In October 2021, a new abortion complication reporting law (SB 340), originally passed in 2018, was allowed to go into effect following a federal appeals court’s decision. This law requires the Department of Health to publish a separate report summarizing abortion complication data. Complications reported before the law went into effect on October 28, 2021, were included in the state’s 2021 annual abortion report, and complications reported after were collated and published in a separate report.

The 2022 complications report was released simultaneously with the state’s 2023 annual abortion report at the end of June 2023. In 2022, 100 complication reports were filed with information on 121 total complications (patients can have more than one complication listed on a report). Seventy-two of the 100 complication reports were associated with chemical abortions, including two resulting from mail-order abortions. Twenty-six involved surgical abortions, and two involved an unknown method.

The most frequently reported complication was incomplete abortion (retained tissue), with 35 cases reported. There were 31 failed abortions, 10 cases of vaginal bleeding, and five cases each of uterine perforation and infection. Four cases of cervical laceration were reported and there was one case of psychological complications. Tragically, there was one death reported as a complication from an abortion. There were 27 other, uncategorized complications and two complications of unknown type.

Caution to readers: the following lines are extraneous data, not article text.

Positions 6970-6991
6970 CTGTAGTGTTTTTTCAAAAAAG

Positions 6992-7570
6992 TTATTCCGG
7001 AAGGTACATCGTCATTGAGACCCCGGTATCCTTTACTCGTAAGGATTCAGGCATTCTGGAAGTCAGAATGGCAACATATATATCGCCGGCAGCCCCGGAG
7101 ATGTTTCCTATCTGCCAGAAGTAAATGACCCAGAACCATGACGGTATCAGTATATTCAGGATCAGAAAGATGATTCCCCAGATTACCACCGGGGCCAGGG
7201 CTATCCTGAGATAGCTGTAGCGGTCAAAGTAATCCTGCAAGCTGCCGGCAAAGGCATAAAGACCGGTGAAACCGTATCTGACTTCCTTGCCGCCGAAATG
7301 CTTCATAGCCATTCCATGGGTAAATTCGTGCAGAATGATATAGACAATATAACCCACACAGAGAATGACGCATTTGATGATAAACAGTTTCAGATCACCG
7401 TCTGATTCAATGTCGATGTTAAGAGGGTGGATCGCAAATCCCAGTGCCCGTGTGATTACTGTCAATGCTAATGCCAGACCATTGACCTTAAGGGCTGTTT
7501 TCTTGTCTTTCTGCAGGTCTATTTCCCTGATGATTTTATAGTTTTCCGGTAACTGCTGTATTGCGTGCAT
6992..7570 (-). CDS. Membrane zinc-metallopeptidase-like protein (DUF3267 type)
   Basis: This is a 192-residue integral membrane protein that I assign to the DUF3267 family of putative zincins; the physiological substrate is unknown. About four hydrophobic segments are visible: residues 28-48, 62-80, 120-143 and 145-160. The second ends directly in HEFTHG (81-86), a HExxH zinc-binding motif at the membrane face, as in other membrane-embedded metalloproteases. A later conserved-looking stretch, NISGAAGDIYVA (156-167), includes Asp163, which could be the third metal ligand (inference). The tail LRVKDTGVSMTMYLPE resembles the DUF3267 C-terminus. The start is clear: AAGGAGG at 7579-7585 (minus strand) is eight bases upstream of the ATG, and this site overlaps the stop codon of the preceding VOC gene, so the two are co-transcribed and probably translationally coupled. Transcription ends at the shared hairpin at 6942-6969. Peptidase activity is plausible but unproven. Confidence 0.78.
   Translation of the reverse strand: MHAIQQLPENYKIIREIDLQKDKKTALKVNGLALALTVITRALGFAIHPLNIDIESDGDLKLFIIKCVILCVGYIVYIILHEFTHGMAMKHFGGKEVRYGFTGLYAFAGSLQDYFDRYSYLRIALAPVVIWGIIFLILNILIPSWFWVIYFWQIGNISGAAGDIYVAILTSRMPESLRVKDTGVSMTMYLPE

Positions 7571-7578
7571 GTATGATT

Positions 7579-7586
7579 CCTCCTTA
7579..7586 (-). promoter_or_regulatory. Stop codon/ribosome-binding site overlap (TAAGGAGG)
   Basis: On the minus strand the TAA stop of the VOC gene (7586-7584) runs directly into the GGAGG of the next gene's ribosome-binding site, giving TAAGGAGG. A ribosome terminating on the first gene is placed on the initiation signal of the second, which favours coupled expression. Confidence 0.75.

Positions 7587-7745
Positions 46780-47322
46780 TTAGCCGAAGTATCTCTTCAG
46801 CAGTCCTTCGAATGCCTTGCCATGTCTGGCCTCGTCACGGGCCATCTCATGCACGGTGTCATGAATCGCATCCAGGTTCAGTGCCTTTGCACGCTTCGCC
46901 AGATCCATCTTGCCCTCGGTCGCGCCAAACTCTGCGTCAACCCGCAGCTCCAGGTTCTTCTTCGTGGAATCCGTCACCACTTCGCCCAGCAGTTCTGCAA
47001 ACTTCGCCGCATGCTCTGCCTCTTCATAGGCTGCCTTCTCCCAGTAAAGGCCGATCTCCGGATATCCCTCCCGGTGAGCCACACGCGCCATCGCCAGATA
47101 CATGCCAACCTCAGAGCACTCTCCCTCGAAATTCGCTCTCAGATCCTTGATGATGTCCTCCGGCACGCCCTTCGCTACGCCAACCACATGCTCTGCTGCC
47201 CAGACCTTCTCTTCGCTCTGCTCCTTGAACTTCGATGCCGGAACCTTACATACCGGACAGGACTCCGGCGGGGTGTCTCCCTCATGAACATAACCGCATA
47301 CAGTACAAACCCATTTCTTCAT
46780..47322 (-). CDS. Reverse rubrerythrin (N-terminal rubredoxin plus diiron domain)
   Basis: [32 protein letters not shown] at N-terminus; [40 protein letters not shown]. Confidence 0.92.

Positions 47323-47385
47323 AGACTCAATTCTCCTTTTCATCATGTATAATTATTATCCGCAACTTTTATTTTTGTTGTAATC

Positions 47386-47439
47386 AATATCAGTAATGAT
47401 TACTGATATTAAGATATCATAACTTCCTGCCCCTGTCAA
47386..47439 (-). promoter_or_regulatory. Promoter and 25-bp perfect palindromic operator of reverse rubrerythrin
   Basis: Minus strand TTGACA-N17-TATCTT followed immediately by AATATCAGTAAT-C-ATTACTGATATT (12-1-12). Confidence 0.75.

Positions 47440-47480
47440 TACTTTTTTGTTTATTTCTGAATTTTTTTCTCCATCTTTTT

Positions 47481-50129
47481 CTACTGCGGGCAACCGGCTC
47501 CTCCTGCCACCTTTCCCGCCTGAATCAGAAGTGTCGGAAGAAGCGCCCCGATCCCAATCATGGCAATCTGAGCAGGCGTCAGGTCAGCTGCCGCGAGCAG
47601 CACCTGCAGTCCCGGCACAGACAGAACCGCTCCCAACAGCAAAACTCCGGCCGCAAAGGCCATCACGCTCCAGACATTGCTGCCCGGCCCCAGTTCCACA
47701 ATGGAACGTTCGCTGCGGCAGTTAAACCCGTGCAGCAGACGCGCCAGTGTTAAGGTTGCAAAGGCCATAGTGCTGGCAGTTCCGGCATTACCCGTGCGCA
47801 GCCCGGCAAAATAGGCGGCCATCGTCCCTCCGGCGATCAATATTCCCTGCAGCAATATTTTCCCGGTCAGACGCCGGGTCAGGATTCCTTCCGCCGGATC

The new complications report also details the type of treatment that women received when they sought medical help for their abortion complications Two reports indicated that women were admitted to the hospital, 58 reports indicated that surgical intervention was needed, four reported that blood transfusions were performed, and 16 reports indicated that medication was used to treat the complication(s). Six reports noted that other treatment was used, and 30 reports noted that an unknown treatment was utilized.

The newly improved report also lists the number of complications by race, ethnicity, county of residence, and the facility where the patient presented with complications. It further lists the names of the clinics that treated women with abortion-related complications, even if those abortions were performed out of state.

Other Legislative Changes